16 June 2019


Youth encouraged to ‘choose a better tomorrow’

by: Ngwako Motsieng   date: 20 july 2018

Young people from the North West province gathered at Maboloka Tribal Hall near Brits last week to talk about health issues affecting them. Top on the agenda was gender based
violence, teenage pregnancy, drugs and alcohol abuse. Rebecca Maleke (17) said teenage  pregnancy and blessers are the biggest challenges facing young girls of today. “Blessers expose us to finer things in life and leave us with a lifestyle we cannot afford. Nice time will forever be there. All that we need to do as young girls is to focus our energy on education and empower
ourselves with knowledge,” said Maleke.

A blesser is described as an older man with a lot of money, who provides things
like cash, expensive gifts and luxurious trips to young women in exchange for
company or sexual favours. With this lifestyle of young women dating older men,
they are at a higher risk of either falling pregnant or being infected with HIV or
other sexually transmitted diseases. Martin Sehume from Rustenburg said
he took inspiration from young people who continue to do well despite challenges
of drugs and alcohol abuse facing young people.
Speaking to young people on Friday, Health MEC Dr Magome Masike, said
his department’s responsibility was to prevent, diagnose, treat and control diseases.
“We are not going to be able to prevent disease if we do not work with communities
because health is a societal issue. “Young people need to effectively use all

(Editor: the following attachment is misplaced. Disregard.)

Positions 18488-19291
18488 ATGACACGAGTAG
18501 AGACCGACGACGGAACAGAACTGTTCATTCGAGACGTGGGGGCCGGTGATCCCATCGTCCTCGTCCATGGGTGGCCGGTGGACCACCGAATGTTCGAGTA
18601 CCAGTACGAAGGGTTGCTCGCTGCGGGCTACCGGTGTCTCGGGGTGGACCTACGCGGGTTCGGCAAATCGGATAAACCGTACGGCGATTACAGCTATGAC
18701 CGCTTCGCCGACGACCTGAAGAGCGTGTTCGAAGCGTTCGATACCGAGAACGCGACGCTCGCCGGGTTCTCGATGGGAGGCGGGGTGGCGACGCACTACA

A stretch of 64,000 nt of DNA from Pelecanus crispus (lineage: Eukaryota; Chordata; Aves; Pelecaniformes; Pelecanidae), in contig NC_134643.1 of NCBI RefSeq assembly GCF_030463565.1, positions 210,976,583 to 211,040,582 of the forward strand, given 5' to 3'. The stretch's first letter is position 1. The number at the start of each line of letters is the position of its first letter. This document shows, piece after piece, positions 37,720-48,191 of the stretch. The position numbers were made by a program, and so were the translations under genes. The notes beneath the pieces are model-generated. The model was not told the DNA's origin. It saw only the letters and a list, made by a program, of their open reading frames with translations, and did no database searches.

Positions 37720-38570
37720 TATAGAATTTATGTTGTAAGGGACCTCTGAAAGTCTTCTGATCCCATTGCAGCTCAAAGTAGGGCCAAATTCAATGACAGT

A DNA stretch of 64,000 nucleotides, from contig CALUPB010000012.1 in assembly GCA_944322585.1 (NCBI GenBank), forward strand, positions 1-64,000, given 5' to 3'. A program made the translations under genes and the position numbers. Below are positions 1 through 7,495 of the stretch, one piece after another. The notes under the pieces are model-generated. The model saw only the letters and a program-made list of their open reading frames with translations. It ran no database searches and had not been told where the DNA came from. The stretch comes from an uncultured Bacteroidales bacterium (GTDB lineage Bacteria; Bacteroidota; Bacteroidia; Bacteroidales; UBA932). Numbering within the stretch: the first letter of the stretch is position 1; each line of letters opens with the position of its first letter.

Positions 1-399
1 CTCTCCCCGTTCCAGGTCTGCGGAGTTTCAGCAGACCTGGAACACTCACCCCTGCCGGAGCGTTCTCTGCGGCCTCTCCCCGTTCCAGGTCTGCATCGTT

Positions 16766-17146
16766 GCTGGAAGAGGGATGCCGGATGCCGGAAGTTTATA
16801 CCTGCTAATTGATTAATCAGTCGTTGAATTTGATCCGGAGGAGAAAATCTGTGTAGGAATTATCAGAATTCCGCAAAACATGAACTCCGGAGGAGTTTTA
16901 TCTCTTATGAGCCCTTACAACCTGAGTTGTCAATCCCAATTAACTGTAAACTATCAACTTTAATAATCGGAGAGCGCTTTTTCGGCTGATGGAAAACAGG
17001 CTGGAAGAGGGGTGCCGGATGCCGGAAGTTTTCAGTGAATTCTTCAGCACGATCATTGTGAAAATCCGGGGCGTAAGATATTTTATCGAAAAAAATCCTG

resources we provide such as condoms to prevent HIV infection and unplanned
pregnancies. If you want to do any good tomorrow you must start it today.
“When you are young you choose your adulthood. As a young person that’s
when you must learn to take tough decisions…
in your youth you can choose to become a criminal or you take another
decision to be a better somebody in society. You can take that decision.“We are trying to ensure that we defeat
HIV and Aids and that we have adolescent and youth friendly services. We have
introduced youth friendly condoms, Max. “The Max condoms are reliable and
they come in different flavours. They give maximum protection and maximum safety,”
explained Masike. 

Condoms are still viewed as the most effective way of preventing sexually
transmitted diseases and government distributes millions of them each year.
Young people are at a high risk of contracting HIV and Aids from unprotected
sex due to increased risky sexual behaviour, especially with the use of narcotics
and alcohol among this group